The Columbus Dispatch

Adults to blame for teacher shortage


I first became interested in this issue in early 2019, when analyzing detailed state data on teacher attendance. The numbers were shocking.

In a third of Columbus schools, the average teacher missed more days of schools than the average student. In a handful of buildings, nearly a third of teachers were out for more than a month of the school year.

The teachers' union offered a series of excuses that did not hold up.

First, union leaders argued absences were due to teachers — disproport­ionately women — taking time off to take care of their own sick children. But leave-taking was most common among older teachers, unlikely to have schoolaged kids, and no greater among female than male teachers.

Second, they blamed terrible working conditions, although buildings with the worst teacher attendance issues scored no lower on the union's own annual survey of teacher satisfacti­on.

Later, I received even more disturbing data. Not only were teachers routinely out — especially on Fridays — but their classrooms often went unstaffed during these absences. Most disturbing­ly, Columbus schools enrolling a higher share of Black and lower-achieving students were least likely to receive substitute coverage when their teachers were absent.

Many others tried to raise alarm as well. An external human resources audit, completed last year, reported that “multiple interviewe­es indicated that very generous district attendance policy allows employees to take a high number of days off with no consequenc­es.”

When another group of outside observers made their site visits in December 2019 to complete a district curriculum audit, they were surprised to find classrooms with no teacher or substitute, with students shuffled to other classes where they were “doing busy work at their desks or doing games on computers.” A district administra­tor told the observers that, “on a given day in some buildings we could have three or four classes without substitute­s.”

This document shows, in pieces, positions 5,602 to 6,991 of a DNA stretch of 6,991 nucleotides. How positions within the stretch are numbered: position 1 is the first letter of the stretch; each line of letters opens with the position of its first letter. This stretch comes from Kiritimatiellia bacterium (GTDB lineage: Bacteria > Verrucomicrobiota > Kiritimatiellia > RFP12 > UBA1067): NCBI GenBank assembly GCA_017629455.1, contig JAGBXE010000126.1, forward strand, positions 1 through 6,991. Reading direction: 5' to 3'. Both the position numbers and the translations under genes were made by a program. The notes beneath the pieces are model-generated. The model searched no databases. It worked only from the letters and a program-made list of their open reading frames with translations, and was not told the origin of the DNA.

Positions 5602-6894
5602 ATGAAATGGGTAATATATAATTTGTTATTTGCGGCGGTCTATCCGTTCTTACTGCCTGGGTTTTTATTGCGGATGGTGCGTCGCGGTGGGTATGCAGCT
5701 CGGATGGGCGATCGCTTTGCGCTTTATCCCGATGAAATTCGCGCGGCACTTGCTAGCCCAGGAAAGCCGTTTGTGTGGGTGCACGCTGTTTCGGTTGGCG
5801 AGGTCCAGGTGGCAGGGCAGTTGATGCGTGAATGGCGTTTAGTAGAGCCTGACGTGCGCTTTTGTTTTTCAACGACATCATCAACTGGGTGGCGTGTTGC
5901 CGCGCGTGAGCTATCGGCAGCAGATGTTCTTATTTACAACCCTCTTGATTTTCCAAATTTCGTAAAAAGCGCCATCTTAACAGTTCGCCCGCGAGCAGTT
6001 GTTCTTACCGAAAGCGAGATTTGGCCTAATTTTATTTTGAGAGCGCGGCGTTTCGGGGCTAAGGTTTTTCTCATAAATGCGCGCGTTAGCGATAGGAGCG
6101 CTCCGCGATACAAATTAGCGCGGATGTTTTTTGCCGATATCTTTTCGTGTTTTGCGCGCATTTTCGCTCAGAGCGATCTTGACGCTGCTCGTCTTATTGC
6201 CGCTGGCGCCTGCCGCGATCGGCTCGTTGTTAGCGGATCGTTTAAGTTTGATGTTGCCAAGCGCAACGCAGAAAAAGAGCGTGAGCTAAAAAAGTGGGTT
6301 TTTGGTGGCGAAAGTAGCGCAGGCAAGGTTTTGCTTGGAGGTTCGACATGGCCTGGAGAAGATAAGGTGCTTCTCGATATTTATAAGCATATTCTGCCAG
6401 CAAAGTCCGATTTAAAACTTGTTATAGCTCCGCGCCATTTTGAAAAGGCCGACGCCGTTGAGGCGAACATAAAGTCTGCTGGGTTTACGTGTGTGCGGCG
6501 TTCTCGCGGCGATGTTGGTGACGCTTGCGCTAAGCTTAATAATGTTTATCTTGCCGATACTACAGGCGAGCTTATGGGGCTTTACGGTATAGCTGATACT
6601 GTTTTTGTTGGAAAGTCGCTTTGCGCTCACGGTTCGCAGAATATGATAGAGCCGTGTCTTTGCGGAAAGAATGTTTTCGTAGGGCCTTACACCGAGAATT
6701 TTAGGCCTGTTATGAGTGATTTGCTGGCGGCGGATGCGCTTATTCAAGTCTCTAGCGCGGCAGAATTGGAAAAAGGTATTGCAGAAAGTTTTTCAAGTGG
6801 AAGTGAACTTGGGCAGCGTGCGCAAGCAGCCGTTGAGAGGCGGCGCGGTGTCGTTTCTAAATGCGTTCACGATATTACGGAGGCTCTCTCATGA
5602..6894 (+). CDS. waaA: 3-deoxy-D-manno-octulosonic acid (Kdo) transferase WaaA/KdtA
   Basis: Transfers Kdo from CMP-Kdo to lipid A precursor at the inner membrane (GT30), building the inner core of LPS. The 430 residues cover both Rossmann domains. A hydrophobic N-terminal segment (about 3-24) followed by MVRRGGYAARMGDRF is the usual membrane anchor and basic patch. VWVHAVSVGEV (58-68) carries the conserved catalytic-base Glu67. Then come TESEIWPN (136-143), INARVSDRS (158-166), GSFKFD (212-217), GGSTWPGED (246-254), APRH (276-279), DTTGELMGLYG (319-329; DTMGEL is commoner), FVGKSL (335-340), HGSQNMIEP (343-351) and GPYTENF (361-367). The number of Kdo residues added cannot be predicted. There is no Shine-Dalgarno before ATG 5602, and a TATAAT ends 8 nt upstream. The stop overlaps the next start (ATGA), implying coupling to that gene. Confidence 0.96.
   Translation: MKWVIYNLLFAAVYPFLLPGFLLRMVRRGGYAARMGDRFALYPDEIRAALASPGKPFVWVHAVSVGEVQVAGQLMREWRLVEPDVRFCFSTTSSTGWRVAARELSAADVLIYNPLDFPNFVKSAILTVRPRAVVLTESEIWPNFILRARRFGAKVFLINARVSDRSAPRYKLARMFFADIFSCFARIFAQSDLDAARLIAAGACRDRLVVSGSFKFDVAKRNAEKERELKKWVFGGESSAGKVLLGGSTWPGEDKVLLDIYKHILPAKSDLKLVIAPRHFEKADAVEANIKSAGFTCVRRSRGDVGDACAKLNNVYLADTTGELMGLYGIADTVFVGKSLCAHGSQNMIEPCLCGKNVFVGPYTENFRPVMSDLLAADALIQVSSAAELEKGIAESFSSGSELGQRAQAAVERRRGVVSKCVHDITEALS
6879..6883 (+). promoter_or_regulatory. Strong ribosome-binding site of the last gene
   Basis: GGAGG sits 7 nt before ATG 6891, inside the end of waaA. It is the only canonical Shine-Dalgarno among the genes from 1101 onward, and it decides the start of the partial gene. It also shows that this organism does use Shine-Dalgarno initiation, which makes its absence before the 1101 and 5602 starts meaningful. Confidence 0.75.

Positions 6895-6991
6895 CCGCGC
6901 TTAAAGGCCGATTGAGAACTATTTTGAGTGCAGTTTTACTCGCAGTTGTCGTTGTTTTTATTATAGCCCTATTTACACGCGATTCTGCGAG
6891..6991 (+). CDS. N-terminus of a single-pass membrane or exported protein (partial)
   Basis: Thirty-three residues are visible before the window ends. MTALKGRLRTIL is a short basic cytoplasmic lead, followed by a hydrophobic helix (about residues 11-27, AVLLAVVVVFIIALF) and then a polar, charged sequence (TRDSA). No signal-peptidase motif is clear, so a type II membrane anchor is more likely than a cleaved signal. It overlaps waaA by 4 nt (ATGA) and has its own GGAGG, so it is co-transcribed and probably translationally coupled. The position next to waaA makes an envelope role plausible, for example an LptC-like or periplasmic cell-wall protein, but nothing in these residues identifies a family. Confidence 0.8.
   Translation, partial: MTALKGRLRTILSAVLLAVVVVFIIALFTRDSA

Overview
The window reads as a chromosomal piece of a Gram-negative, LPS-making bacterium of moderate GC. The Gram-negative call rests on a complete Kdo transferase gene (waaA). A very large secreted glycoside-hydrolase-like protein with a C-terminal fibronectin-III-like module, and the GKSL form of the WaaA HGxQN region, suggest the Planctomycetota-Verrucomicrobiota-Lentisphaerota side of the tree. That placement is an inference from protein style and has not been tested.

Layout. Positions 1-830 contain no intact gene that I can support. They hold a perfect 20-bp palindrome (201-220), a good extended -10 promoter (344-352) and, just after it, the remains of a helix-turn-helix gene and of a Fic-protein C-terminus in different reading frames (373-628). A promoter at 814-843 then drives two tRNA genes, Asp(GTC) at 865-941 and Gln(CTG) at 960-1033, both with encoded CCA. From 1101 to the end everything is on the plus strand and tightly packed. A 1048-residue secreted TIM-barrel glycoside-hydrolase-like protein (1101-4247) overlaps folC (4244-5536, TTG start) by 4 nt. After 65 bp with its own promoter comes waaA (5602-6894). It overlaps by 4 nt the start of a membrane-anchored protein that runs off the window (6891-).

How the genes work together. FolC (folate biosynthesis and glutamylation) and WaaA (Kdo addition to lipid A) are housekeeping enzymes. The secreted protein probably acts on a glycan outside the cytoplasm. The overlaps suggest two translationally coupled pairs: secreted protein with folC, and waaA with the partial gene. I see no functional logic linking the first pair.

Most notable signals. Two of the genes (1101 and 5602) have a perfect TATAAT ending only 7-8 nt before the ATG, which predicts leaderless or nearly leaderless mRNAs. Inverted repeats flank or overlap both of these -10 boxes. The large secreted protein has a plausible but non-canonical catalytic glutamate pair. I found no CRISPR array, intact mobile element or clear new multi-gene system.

Among their recommenda­tions, the audit team urged the developmen­t of an action plan “to achieve substitute coverage to provide continuity of instructio­n in a teacher's absence” — a recommenda­tion that, as we are seeing now, clearly remains unimplemen­ted.

Superinten­dent Talisa Dixon initially seemed serious about addressing the teacher attendance issues. As part of the teachers' union contract signed in 2019, both sides agreed to establish an attendance advisory committee to analyze attendance trends and recommend policy improvemen­ts.

The committee was due to submit its report by June 2020, but when I requested a copy, a district spokeswoma­n told me via email, “The committee was formed and the work started, however, due to the pandemic, the committee disbanded and the work with the labor partners shifted focus to meet critical organizati­onal needs in response to the pandemic.”

That is too bad.

Clearly, teacher attendance and substitute shortages have become critical chokepoint­s standing in the way of inperson learning.

Perhaps if the district had seriously tackled these issues when it had the chance, more Columbus children would be back in the classroom today.

Vladimir Kogan is an associate professor of political science at The Ohio State University. His research focuses on education policy and state and local politics.

 ?? Vladimir Kogan Guest columnist ??
Vladimir Kogan Guest columnist

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